Australian Ocean Shield officials have confirmed that a “stable, distinct and clear signal” has been detected in the Indian Ocean, significantly reducing the search area for Malaysian Airlines flight 370.
The recorded signals are “consistent with the description of a Flight Data Recorder,” Air Chief Marshal and search head Angus Houston said in a Wednesday lunchtime briefing from the Joint Agency Coordination Centre in Perth.
“Hopefully in a matter of days we will be able to find something on the bottom to indicate that this is the final resting place of MH370,” Mr Houston said.
This is the second occasion underwater pulses have been detected in the same area after signals were recorded twice on Saturday.
The signals were first analysed by the Australian Joint Acoustic Analysis Centre, in Nowra NSW.
“What we’re picking up is a great lead,” Mr Houston said, “I’m now optimistic that we will find the aircraft or what is left of the aircraft in the not-too-distant future. But we haven’t found it yet.”
“I believe we are searching in the right area,” he said.
Two acoustic signals were detected over the weekend, it was revealed on Monday.
Mr Houston displayed a map (above) that showed the first black box “pings”, picked up on Saturday afternoon and evening, were near the final radar “handshake” the plane made with satellites.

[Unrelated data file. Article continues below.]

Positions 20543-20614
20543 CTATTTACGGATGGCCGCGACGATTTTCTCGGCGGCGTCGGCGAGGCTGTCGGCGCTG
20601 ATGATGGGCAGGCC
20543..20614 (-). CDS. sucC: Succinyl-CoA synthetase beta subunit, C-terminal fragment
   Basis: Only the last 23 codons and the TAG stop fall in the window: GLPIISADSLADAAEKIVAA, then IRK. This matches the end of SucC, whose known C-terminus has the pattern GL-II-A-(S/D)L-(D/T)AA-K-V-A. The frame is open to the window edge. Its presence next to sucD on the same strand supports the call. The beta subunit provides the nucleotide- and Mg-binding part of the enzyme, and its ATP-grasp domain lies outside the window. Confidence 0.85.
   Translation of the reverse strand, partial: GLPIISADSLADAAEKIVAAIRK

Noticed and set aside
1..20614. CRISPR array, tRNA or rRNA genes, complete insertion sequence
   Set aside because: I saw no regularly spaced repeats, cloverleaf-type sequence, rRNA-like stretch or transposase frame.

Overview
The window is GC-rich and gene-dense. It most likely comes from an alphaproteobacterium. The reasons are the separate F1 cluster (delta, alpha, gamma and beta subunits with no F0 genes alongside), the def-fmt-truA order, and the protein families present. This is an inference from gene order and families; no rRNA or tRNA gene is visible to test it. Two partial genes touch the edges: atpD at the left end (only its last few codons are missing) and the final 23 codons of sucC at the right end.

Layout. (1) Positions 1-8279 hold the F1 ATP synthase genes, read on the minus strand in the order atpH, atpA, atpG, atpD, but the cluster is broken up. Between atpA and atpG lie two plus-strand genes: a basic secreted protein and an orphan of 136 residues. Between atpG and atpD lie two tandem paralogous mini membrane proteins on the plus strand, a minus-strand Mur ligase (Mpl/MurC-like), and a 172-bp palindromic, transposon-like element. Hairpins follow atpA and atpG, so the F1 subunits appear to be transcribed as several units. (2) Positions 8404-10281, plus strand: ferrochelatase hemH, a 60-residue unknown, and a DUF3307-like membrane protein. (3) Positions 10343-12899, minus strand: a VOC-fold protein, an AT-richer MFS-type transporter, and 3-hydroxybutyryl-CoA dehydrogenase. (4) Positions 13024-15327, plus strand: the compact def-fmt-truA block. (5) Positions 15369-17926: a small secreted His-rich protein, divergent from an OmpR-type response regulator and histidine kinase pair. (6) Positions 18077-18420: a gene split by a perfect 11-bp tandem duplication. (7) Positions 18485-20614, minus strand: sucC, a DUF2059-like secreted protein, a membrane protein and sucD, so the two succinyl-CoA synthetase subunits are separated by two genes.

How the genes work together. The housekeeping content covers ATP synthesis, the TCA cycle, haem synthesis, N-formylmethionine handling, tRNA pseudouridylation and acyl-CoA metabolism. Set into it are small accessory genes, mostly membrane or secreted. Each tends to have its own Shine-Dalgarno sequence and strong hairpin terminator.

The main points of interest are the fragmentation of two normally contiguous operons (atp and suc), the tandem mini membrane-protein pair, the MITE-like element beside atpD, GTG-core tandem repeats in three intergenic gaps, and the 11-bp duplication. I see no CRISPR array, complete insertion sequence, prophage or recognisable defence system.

The re-detections occurred on Tuesday afternoon and evening.
“We are looking for transmissions that are probably weaker than they would be earlier on,” Mr Houston said.
It is 33 days since the plane went missing en route from Kuala Lumpur to Beijing – three days beyond the life of the black box beacon’s battery. But they are known to last several days longer.
Mr Houston said there were no plans to send more ships and pinger locators to the northern search area, which was being combed in tighter patterns, because it was crucial to keep the waters as quiet as possible.
Two thrusters were operating at the back of the Ocean Shield to propel it through the waves, but everything else had been turned off to optimise the operation of the pinger locator.
He said he was optimistic plane wreckage would be found “in the not too distant future”.
But photographic evidence taken from a submersible would be required before the area was declared the final resting place of MH370.
“We need to make hay while the sun shines. We need all the data we can,” he said, referring to the weakening black box battery.
Mr Houston said the Chinese-led effort in the southern part of the search zone had not picked up any further audio signals since a detection was reported on Sunday.